A pro-Hamas leader of Tunisia's Muslim Brotherhood-linked Ennahda Party met last month with the federally funded U.S. Institute for Peace (USIP) in Washington. The Nov. 29 meeting covered the relationship between Islam and democracy in the light of
This time it’s at the New York Times. But, I am out of time to parse this latest news in any depth.
There are two things (among many things) I want you to take note of in this account.
First, there is now a debate raging about whether Australia’s detained (failed) asylum seekers from countries now banned by the Trump Administration will be grandfathered in because the deal was first made by Obama in 2016 (and agreed to by President Trump!).
The star of this account is a Rohingya Muslim (most detainees are single Muslim men who tried to break into Australia by boat).
The Rohingya of Burma/Bangladesh are not on the banned list, so expect to see more of them entering the US (as other Muslims from places like Somalia, Iraq and Syria are kept to a minimum).
But, I just couldn’t believe this admission:
Did she really mean to say this?
“If the U.S. isn’t going to accept people from certain countries, they should make that crystal clear now so Australia can make alternative arrangements,” said Elaine Pearson, the Australia director for Human Rights Watch. “There’s no time to waste — these refugees have acute mental health problems made worse by years of uncertainty and insecurity on Manus and Nauru.”
Deal gets dumber every time we hear about it.
Is your town ready for your New Americans: Muslim men who have mental health problems from years in detention with only other men who will be free to roam your neighborhoods!
And, for new readers, if you have never heard about the unprecedented “dumb deal” for the US to take ‘refugees’ that Australia doesn’t want, go here.
This post is also filed in my extensive Rohingya Reports category, here.
Oh geez, so here we have one of the tens of thousands of Syrians admitted to Canada since Prime Minister Justin Trudeau began his airlift (46,000 arrived in 2016 alone) whining and complaining because he can’t prove he was a good driver in Syria.
From Around Canada:
When Yaser Nadaf fled the horrors of war-torn Syria, the last thing he was thinking about was his driver’s licence.
It was only months later, when he arrived in Canada after a brief stay in Turkey, that he realized it wasn’t with him and that without it, he would have to start from the very beginning of Ontario’s licensing process, unable to get his G2 licence for at least eight months.
Luckily, Nadaf remembered exactly where he’d left it and his sister, who was still in their home country, located it for him. [So obviously his sister isn’t fearing for her life and running to Canada—ed]
Another document is required in Ontario to back up the driver’s license, but such documents are not available from Syrian local governments.
By the way, this points to the FACT that Syrians cannot be thoroughly screened because documents about their past are NOT available!
The Ministry of Transportation provides an exemption to the waiting period for previous driving experience outside of Canada, but only if an applicant provides an original letter of authentication attesting to their experience. Ontario is the only province that requires that sort documentation to exempt someone from having to wait between getting their interim and permanent licence.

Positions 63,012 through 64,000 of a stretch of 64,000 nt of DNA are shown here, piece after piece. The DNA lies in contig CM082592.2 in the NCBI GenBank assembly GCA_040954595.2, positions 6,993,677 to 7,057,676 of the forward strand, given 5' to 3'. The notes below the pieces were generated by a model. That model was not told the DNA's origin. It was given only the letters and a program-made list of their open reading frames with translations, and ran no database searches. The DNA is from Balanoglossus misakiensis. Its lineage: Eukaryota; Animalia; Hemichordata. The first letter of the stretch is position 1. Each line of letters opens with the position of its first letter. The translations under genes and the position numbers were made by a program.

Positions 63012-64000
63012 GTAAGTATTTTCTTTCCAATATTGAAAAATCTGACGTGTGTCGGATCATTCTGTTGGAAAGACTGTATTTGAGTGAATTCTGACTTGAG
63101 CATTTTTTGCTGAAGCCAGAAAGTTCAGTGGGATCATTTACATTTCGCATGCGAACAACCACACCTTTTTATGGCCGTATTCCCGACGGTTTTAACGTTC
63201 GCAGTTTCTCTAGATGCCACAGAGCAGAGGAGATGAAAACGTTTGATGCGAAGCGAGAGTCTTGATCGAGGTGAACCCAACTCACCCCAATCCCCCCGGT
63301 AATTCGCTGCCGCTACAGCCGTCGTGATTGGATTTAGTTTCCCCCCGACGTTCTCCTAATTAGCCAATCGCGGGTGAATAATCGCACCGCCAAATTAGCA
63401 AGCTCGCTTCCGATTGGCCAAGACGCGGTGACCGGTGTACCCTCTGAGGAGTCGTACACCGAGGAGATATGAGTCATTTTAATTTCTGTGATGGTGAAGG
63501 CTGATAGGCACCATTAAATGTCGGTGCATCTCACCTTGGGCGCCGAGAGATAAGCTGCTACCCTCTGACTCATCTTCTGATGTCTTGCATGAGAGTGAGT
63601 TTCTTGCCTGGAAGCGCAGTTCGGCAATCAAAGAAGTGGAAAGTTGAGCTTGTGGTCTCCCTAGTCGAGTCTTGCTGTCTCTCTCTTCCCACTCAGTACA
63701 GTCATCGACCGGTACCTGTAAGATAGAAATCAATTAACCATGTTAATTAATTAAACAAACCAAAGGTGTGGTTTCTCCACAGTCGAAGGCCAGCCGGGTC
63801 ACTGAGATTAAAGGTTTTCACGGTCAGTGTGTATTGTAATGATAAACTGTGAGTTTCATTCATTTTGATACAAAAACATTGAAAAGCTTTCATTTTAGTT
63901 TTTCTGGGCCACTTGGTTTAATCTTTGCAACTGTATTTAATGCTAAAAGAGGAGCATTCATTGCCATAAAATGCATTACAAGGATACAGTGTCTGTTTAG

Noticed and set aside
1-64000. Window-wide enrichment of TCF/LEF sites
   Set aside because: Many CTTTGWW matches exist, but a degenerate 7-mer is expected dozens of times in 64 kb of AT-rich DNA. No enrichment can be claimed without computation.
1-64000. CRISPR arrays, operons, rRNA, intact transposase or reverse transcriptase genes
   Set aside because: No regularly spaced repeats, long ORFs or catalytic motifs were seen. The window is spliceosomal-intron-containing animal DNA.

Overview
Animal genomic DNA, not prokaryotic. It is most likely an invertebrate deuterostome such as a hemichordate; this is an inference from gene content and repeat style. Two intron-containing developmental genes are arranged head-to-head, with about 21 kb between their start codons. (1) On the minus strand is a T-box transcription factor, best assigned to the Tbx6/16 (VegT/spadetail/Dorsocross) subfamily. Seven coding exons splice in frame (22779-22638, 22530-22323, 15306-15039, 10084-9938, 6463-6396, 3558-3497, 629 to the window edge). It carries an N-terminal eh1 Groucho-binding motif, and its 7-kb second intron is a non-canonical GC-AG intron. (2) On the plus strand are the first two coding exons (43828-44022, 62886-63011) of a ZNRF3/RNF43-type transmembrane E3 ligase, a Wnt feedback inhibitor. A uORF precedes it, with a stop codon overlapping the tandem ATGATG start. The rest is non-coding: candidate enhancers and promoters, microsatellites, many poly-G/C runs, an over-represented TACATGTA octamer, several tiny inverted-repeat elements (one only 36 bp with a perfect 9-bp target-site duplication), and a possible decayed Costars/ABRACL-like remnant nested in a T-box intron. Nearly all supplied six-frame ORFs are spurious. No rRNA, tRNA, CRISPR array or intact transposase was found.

The trouble for Nadaf and many other Syrian newcomers is that documents like that are usually acquired from the local jurisdiction that issued the licence — something many refugees simply don’t have access to with many fleeing from the very governments they’re now asked to turn to for documentation, explains refugee advocate Omar Khan.
Boo hoo! Then start at the beginning!
It was only after Yaser Nadaf fled Syria that he realized he didn’t have his licence and without it, he would need to start from the very beginning of Ontario’s licensing process. (Submitted by Yaser Nadaf)
And it’s that requirement that has one Syrian refugee taking his case to the Ontario Human Rights Tribunal — now with the help of the International Human Rights Program (IHRP) at the University of Toronto’s Faculty of Law.
You see how this goes—welcome them and they want to bend the laws in their favor the minute they get into the West!
My Canada category is growing by leaps and bounds, see here.
Ulukaya envisions Twin Falls becoming the “Silicon Valley of food”…
The Leftwing media outlet that posted a big glowing report of the wonders Chobani Yogurt has brought to Twin Falls, Idaho is called ‘Curbed.’
I had never heard of it so I checked it out here at wikipedia and see it is a real-estate industry blog owned by Vox Media. Curbed we learn was founded by one Lockhart Steele. Not a household name you say. Right, but he did get a bit of publicity back in October when he was fired from Vox in the great wave of exposed sexual harassers on the political Left.
(LOL! This was more interesting than the wet-kiss story about Chobani. Readers might remember that (exposing their bias) Vox had this to say about yours truly).
Lockhart Steele, Vox Media’s editorial director and former CEO and founder of Curbed Network, has been fired for sexual harassment after allegations made by a former employee.
“Lockhart Steele was terminated effective immediately,” CEO Jim Bankoff wrote in a memo to staff Thursday, which the company confirmed to Variety was authentic. “Lock admitted engaging in conduct that is inconsistent with our core values and is not tolerated at Vox Media.”
Steele’s name also has been removed from the Vox Media page listing company leadership. He joined the company through its November 2013 acquisition of Curbed, in a cash-and-stock deal reportedly worth $20 million to $30 million. The Curbed Network included Curbed.com, which covers real-estate; food blog Eater; and Racked, which covers retailing. Previously, Steele was managing editor at Gawker Media. Steele did not respond to a request for comment.